By James Norton
Daniel Tiger’s Neighborhood has become one of our central gospels of child-rearing.
When our son Joe was born a little over seven years ago, we did a brief survey of the television landscape to see what we were up against. We came into parenting with our eyes wide open, to some extent — walks, and books, and constructive toys, and puzzles, and visits with friends, and travels to see family would be (and have been) part of the kids’ lives, of course, but so would be afternoons where the general mandate was “just freakin’ cool your heels and watch some TV for a little while, PLEASE.”
A few shows popped right to the top of the list. Amazon’s Tumble Leaf, then just debuting, combined hipster craftsy whimsy with an inspiring sense of play and a gentle melancholy, all executed with masterful stop-motion animation. This, we thought, is the direction we’re going to go in with children’s television. Fireman Sam, by contrast, starring the titular character as a slightly dim but affable emergency worker in a town populated by utter halfwits, was clearly a plot to make British and American children less competitive in the global economy.
Daniel Tiger’s Neighborhood hovered somewhere in the middle. The successor to Mister Rogers’ Neighborhood, the show revolves around a classic nuclear family of tigers living in the Land of Make Believe, which is sort of a cross between a beachside suburb in California and the island from The Prisoner. Everything happens at a very child’s eye view, and the dynamics between Daniel and his friends Miss Elaina, Katerina Kittycat, O the Owl, and the semi-insufferable Prince Wednesday are the real drivers of the show’s action, which makes it like catnip for young viewers.
Its intentions seemed good, but the stories were simplistic, the music repetitive and sometimes grating, and the overall worldview — almost militaristic kindness and mutual respect — not exactly reflective of reality. We set it gently aside.
Now, seven years later and with a second child (nearly three) in the mix, Daniel Tiger’s Neighborhood has become one of our central gospels of child-rearing. (The others include the expression “make good choices,” lovingly mandatory bedtime stories, and the idea that any car trip over 30 minutes automatically includes screen time.)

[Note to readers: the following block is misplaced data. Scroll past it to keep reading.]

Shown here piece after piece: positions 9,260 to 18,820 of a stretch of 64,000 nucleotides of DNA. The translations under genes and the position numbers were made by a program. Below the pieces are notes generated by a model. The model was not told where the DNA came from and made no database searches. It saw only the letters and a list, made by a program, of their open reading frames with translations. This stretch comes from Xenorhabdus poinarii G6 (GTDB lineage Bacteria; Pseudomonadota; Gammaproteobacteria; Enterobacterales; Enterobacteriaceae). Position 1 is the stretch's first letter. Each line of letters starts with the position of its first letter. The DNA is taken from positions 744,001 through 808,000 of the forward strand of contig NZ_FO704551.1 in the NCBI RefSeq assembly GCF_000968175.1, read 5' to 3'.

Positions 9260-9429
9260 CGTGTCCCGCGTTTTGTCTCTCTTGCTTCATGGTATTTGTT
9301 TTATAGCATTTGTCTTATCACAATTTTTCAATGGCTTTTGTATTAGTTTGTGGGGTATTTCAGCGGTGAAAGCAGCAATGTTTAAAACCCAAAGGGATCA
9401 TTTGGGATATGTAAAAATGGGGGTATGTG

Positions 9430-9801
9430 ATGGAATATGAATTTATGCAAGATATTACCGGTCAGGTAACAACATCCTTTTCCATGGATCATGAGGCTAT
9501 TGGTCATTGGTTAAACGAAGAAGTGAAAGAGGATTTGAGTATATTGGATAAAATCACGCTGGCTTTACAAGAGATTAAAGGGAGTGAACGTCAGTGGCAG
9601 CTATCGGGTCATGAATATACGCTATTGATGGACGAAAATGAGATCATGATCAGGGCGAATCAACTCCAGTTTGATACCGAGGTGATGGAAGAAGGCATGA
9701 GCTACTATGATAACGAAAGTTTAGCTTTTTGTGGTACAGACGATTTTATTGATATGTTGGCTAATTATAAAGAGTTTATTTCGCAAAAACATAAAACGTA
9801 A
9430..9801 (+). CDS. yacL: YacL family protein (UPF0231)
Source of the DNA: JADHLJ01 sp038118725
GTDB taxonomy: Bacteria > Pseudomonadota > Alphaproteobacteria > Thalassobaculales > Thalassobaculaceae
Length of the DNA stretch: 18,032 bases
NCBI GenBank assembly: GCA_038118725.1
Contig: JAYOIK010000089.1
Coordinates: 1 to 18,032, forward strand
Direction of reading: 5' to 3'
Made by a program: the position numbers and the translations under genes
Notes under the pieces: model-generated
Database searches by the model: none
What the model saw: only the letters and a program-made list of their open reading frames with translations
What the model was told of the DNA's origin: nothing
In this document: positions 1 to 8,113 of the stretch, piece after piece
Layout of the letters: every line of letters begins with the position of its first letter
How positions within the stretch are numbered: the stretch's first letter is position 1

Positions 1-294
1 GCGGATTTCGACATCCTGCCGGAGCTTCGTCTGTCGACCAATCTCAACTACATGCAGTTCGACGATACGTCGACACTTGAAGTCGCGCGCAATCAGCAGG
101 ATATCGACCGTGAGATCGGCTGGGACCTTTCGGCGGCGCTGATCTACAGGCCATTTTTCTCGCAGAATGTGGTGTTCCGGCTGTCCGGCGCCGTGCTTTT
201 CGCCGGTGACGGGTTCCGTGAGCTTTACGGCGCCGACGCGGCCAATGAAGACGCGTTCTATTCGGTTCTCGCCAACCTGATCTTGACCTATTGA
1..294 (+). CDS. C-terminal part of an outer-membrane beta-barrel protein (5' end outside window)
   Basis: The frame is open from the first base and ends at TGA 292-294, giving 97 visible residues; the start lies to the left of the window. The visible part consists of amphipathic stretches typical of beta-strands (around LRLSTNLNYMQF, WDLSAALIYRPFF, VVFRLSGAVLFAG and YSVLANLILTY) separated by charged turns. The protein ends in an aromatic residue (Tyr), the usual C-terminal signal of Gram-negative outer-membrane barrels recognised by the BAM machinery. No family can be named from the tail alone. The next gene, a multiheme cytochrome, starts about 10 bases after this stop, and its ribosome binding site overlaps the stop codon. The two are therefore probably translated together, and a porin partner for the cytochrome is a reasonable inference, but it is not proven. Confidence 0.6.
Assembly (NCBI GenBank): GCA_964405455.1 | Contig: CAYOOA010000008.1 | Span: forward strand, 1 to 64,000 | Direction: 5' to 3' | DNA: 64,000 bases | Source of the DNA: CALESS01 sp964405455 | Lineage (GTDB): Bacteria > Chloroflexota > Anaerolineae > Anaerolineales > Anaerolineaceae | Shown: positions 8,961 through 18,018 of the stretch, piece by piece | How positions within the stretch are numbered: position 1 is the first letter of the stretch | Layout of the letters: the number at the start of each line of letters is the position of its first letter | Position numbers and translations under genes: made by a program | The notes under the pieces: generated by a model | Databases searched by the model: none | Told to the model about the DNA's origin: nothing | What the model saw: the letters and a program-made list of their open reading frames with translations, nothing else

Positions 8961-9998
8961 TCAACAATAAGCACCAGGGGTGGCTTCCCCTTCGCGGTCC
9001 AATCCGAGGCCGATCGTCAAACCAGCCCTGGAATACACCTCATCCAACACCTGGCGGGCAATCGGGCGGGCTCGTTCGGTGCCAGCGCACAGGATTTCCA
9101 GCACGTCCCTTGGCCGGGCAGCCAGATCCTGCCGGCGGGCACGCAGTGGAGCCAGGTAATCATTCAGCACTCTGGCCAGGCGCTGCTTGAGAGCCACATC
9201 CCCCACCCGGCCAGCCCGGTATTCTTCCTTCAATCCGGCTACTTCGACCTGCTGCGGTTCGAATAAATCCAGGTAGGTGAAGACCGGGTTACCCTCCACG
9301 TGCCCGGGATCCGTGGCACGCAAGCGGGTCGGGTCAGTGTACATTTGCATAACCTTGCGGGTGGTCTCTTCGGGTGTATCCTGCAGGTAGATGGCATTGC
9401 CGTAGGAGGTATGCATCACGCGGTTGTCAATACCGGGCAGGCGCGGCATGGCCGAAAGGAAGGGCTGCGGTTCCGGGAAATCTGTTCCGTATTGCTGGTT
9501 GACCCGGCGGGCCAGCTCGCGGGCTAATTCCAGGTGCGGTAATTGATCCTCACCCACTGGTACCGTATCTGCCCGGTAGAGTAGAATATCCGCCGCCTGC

Here’s the crux of it: Daniel Tiger’s Neighborhood isn’t really a show so much as it is a deep, thoughtfully stocked emotional toolbox. Those songs — so simple, sometimes so irritatingly memorable — are at the core of what it does, which is absolutely drill elegantly distilled, legitimately useful ideas into your kids’ tiny noggins (and into your own tired, weary, middle-aged noggin as well.)<
You gotta try new foods ’cause they might taste goooood!
Grown-ups… come back!
If you have to go potty, stop — and go right away! Flush and wash and be on your way!
When you’re sick… rest is best, rest is best.
Use your words… use your words!
And so forth. I didn’t have to Google around for those lyrics, and I didn’t rewatch any episodes of the show, because I know them cold. I know them cold because not only do I invoke some or all of them on a daily basis, but my kids use them, too.
The number of times a daycare drop-off has been made easier by our three or four-year-old quietly singing “grown-ups… come back!” to themselves is countless. The number of times we have gently admonished a grunting, huffing little tantrum monster to use his or her words is similarly massive. And the thing is, these little phrases can sometimes completely redraw the lines of conflict and help put parents and children on the same side, listening to one another and trying to resolve the struggle as a team.
And so Daniel Tiger’s Neighborhood is a balm for the day-to-day struggles of parenting, and a shockingly effective teaching tool for kids. More surprisingly, it’s a teaching tool for parents, too. The parental education component is a lot more stealthy — the parents on the show listen to their kids, they’re patient, and they’re always looking for ways to gently call out the real problem at the heart of their kids’ distress and address it constructively. You can only watch so many hours of that crap before it starts to rub off on you, and you realize that you, too, can redefine daily struggles in a way that puts you and your kid on the same team.
The show has other appealing qualities, among them the fact that the families it depicts include all sorts of parenting units including single parents, a family led by a grandma and a mom, a biracial marriage, and a 60-something monarch who married a new 30-something wife, presumably after some kind of divorce or mysterious death.
But when we finally get to the other side of the heavy lift that is parenting young kids, the thing that will stick with us about Daniel Tiger’s Neighborhood is that — simple, gentle, predictable plots notwithstanding — it’s a cunningly crafted piece of culture that serves a truly good purpose. There aren’t many shows out there (with or without animated tigers and owls) that can make that claim with a straight face. And regardless of who you are and whether you happen to have children, the next time you freak out and do an emotional core dump, remember: Use your words… use your words!
James Norton edits the Heavy Table, a culinary newsletter documenting the Upper Midwest. He has contributed to the Washington Post, McSweeney’s Internet Tendency, and National Geographic online, among other publications. He lives in Minneapolis with his wife, two kids, and three semi-feral miniature panthers.